# A charge of #-1 C# is at the origin. How much energy would be applied to or released from a # 3 C# charge if it is moved from # (-5 ,1 ) # to #(2 ,-6 ) #?

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The energy applied to or released from a charge when it is moved in an electric field can be calculated using the formula:

[ W = q \Delta V ]

Where:

- ( W ) is the energy,
- ( q ) is the charge, and
- ( \Delta V ) is the change in electric potential.

First, we calculate the change in electric potential (( \Delta V )) between the two points using the formula:

[ \Delta V = V_f - V_i ]

Where:

- ( V_f ) is the final electric potential, and
- ( V_i ) is the initial electric potential.

Given that the charge at the origin is -1 C and the charge at the final position is 3 C, we can find the electric potential at each point using the formula for electric potential due to a point charge:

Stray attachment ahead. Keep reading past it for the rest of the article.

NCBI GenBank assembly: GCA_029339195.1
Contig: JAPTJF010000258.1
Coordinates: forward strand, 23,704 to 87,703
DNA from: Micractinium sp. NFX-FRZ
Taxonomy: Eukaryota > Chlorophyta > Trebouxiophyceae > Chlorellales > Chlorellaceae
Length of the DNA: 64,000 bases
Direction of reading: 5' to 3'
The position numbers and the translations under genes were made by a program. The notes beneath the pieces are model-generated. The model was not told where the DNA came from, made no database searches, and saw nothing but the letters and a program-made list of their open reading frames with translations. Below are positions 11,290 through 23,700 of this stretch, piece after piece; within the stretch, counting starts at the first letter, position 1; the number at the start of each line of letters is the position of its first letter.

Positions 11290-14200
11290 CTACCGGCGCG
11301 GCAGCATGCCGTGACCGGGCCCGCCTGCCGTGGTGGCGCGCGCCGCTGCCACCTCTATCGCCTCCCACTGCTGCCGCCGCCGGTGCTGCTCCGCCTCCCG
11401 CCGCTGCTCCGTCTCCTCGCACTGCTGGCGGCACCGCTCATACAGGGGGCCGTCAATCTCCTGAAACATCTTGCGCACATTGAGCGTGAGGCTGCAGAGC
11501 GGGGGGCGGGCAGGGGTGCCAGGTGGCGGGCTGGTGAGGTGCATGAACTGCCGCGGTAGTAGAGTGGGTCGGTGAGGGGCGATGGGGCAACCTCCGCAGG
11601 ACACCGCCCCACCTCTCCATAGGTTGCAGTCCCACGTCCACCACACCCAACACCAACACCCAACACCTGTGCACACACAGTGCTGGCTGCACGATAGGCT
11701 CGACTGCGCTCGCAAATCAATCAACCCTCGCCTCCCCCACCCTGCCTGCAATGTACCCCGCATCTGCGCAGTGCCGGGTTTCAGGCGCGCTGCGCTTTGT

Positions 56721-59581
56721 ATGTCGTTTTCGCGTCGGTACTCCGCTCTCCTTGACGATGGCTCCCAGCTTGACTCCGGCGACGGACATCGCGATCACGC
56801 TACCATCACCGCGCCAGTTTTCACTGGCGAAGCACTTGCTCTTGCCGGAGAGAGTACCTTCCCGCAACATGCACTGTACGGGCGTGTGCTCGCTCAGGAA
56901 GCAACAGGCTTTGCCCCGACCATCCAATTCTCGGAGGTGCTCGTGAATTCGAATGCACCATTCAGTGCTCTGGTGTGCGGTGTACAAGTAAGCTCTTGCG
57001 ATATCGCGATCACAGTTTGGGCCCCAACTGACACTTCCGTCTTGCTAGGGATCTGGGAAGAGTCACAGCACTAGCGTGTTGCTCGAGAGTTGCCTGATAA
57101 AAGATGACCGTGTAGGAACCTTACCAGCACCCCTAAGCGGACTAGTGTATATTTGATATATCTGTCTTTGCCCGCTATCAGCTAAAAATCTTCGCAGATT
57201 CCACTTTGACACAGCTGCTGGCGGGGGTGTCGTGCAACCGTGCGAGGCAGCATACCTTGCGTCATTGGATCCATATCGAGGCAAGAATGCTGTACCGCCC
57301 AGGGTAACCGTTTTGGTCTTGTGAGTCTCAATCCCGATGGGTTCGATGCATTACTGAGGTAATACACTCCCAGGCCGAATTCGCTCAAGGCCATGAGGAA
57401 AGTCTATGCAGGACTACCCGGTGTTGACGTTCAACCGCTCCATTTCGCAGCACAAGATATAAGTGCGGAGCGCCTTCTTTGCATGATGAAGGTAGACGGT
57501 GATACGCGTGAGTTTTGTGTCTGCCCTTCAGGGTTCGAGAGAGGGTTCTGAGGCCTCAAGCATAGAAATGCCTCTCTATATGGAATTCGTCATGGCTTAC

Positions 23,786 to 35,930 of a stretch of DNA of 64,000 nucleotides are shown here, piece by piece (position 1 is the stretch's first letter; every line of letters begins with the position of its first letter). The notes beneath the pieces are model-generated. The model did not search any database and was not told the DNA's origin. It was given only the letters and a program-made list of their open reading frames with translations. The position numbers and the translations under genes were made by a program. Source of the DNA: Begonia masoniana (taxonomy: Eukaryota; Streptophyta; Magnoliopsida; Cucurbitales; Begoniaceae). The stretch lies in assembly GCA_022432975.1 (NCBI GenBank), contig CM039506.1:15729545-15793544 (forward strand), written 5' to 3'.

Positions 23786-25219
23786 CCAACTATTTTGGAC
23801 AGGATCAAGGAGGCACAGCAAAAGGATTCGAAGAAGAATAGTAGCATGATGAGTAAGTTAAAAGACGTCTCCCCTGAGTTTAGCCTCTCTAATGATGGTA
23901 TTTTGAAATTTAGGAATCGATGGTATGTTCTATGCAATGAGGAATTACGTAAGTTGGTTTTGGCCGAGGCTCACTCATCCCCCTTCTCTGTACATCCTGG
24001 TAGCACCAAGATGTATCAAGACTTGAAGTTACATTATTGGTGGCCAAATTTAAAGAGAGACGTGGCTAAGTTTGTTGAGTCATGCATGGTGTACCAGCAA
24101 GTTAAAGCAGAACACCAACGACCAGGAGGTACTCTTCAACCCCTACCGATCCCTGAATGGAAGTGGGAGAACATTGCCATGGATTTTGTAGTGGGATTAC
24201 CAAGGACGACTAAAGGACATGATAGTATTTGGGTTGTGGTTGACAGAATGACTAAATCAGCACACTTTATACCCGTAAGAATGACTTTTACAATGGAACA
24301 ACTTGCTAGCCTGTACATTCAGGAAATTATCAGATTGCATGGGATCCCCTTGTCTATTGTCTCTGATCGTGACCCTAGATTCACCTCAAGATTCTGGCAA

[ V = \frac{k \cdot q}{r} ]

Where:

- ( k ) is Coulomb's constant (( 8.99 \times 10^9 , \text{N}\cdot\text{m}^2/\text{C}^2 )),
- ( q ) is the charge, and
- ( r ) is the distance from the point charge to the point where the electric potential is being calculated.

Using this formula, we can find ( V_i ) at the initial point (-5, 1) and ( V_f ) at the final point (2, -6).

After finding ( \Delta V ), we can use the formula for energy to calculate the energy applied to or released from the 3 C charge when it is moved between the two points.

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When evaluating a one-sided limit, you need to be careful when a quantity is approaching zero since its sign is different depending on which way it is approaching zero from. Let us look at some examples.

When evaluating a one-sided limit, you need to be careful when a quantity is approaching zero since its sign is different depending on which way it is approaching zero from. Let us look at some examples.

When evaluating a one-sided limit, you need to be careful when a quantity is approaching zero since its sign is different depending on which way it is approaching zero from. Let us look at some examples.

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